PBGC Seeks $25M in St. Vincent’s Pension Case
The Pension Benefit Guaranty Corporation has filed a brief in the U.S. Court of Appeals for the Second Circuit in Manhattan seeking $25 million in damages from Morgan Stanley Investment Management Inc. over investments made in mortgage-backed securities for New York's Saint Vincent Catholic Medical Centers' pension plan and its participants.
The appeal stems from a 2010 ruling by a U.S. District Court, which dismissed a lawsuit brought by St. Vincent's that raised the issue that Morgan Stanley knew the financial instruments were too risky, and that investing in them violated the pension plan's guidelines.
That ruling left PBGC responsible for paying benefits to Saint Vincent's 9,500 workers and retirees.
In its appeal PBGC argues that the district court erred by misreading the complaint and overlooking key facts. PBGC notes that the district court's order incorrectly asserts that Morgan Stanley invested only 9% to 12% of the pension plan's fixed-income portfolio in mortgage-backed securities, which the court ruled "was not excessive" and represented "appropriate diversification."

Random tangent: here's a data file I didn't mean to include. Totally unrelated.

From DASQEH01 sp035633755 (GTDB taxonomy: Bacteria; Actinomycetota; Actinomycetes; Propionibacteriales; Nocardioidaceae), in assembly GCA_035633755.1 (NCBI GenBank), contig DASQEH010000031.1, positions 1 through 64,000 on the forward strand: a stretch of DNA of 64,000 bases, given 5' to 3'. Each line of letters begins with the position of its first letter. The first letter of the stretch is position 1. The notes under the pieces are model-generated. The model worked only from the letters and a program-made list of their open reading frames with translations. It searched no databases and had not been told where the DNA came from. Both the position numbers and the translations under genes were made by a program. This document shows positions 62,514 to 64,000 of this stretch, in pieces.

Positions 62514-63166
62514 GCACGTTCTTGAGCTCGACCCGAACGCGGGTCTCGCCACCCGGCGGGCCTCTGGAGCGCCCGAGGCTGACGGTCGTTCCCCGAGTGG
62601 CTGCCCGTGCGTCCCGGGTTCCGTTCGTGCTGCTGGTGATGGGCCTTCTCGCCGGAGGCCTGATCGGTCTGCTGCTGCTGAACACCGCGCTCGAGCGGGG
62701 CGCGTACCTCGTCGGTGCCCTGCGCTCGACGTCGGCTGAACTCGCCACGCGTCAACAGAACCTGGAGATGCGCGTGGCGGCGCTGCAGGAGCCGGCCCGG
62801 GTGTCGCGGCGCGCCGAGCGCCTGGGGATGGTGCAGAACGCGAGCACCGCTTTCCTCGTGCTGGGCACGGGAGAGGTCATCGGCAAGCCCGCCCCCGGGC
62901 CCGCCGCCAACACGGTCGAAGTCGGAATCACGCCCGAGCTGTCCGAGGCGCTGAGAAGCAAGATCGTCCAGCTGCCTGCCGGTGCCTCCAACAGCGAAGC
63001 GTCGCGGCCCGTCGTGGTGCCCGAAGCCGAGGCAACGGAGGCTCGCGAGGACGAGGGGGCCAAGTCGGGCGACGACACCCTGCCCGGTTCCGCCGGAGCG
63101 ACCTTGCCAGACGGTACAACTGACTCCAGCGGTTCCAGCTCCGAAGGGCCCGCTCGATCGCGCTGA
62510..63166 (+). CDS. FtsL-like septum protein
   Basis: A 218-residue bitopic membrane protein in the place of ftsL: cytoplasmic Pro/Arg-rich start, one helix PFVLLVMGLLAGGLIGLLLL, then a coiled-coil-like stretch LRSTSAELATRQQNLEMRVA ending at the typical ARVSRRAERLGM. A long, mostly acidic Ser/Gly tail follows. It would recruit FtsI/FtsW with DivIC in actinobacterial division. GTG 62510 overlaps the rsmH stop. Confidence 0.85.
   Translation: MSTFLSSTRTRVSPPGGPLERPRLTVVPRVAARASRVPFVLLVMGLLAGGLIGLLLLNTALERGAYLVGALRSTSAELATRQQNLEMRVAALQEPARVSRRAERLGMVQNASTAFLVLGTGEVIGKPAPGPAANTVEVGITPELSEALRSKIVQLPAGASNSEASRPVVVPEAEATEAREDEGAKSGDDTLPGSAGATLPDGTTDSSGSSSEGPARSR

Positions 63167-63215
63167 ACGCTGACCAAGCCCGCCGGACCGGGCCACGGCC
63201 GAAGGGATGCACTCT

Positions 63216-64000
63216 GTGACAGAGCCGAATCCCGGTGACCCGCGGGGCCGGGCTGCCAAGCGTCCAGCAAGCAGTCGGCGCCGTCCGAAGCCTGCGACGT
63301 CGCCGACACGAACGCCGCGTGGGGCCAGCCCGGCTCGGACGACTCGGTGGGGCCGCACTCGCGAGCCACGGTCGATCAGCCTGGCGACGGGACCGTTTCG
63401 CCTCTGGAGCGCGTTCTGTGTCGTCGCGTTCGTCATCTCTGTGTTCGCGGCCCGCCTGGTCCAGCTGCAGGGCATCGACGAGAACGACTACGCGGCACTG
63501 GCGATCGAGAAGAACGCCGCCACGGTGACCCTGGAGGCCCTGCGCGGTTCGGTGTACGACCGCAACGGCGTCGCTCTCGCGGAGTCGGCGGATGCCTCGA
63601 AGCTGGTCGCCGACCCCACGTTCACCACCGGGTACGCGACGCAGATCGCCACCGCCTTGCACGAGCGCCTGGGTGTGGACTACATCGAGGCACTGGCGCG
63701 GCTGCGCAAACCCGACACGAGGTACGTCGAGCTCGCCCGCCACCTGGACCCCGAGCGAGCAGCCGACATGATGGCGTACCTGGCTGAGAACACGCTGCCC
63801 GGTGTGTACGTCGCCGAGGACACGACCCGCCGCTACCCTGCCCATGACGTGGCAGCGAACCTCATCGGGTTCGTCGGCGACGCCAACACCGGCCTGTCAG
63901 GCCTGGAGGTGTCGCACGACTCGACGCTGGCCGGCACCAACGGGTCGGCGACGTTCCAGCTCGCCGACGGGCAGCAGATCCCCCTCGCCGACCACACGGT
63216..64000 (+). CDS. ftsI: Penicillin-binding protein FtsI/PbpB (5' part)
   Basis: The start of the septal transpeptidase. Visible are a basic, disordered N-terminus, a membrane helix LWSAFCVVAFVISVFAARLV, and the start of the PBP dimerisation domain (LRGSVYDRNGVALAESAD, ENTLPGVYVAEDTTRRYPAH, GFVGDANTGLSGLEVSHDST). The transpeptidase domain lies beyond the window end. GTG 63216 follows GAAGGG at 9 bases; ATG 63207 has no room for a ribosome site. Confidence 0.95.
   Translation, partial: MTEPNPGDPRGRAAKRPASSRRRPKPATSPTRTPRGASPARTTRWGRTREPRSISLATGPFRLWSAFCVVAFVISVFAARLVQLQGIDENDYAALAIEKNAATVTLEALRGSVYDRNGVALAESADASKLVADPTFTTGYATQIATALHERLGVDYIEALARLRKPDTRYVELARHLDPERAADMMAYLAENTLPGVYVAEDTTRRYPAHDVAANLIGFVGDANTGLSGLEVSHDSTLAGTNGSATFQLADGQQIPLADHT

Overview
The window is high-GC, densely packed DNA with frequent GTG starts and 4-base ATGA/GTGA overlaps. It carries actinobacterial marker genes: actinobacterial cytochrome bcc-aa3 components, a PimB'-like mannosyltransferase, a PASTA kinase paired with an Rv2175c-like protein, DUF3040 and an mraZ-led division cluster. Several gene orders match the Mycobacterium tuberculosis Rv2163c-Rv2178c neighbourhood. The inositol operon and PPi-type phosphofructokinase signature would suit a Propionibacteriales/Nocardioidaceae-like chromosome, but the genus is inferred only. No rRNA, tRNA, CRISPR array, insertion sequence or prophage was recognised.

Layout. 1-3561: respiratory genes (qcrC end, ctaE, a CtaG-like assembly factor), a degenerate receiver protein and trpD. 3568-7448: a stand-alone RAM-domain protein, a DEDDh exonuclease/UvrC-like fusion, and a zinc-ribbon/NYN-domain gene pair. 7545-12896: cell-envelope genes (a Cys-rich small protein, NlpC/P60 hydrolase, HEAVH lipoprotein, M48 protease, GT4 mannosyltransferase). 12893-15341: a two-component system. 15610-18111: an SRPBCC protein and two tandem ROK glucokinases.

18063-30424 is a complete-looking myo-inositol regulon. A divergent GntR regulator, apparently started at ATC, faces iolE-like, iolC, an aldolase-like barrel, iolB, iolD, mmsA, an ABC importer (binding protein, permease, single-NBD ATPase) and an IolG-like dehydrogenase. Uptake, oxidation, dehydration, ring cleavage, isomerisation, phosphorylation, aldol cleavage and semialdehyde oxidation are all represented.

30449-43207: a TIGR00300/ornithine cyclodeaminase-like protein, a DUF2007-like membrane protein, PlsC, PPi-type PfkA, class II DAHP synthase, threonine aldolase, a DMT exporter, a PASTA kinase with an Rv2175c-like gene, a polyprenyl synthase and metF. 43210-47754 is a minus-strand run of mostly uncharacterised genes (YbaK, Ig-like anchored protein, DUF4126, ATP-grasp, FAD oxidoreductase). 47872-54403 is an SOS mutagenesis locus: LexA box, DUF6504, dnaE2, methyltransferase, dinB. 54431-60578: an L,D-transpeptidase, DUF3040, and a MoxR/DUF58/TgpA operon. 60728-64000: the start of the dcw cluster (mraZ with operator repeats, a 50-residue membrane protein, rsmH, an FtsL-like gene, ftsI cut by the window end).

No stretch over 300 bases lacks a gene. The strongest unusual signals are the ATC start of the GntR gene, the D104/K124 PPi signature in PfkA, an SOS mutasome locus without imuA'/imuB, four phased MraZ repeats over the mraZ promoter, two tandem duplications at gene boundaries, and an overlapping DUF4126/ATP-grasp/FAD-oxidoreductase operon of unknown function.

According to the appeal, Morgan Stanley "irresponsibly concentrated approximately 50% of the plan's fixed-income assets in the single asset class of mortgage-backed securities, even as MSIM became aware in 2007 and 2008 of the rapid and dramatic deterioration of the mortgage-backed securities market."
In addition, "between 9% and 12.6% of the overall fixed-income portfolio was invested in a subclass of mortgage-backed securities known as 'non-agency mortgage-backed securities'…a particularly risky subclass of mortgage-backed securities because the loans underlying these securities were not guaranteed by Fannie Mae or Freddie Mac."
- Readmissions: No Quick Fix to Costly Hospital Challenge
- How Top-Ranked MA Plans Earn Their Stars
- 4 Ways to Lower the Cost to Collect from Self-Pay Patients
- How Hospitals Can Become 'Upstreamists'
- House Calls Key to Pioneer ACO Success
- How Telehealth Pays Off for Providers, Patients
- 4 Tips for Managing Employed Physicians
- Defensive Medicine Still Prevalent Despite Tort Reform
- 'Overtreatment' Debate Circles Back to Lung Cancer Screening
- How Educated Nurses Save Money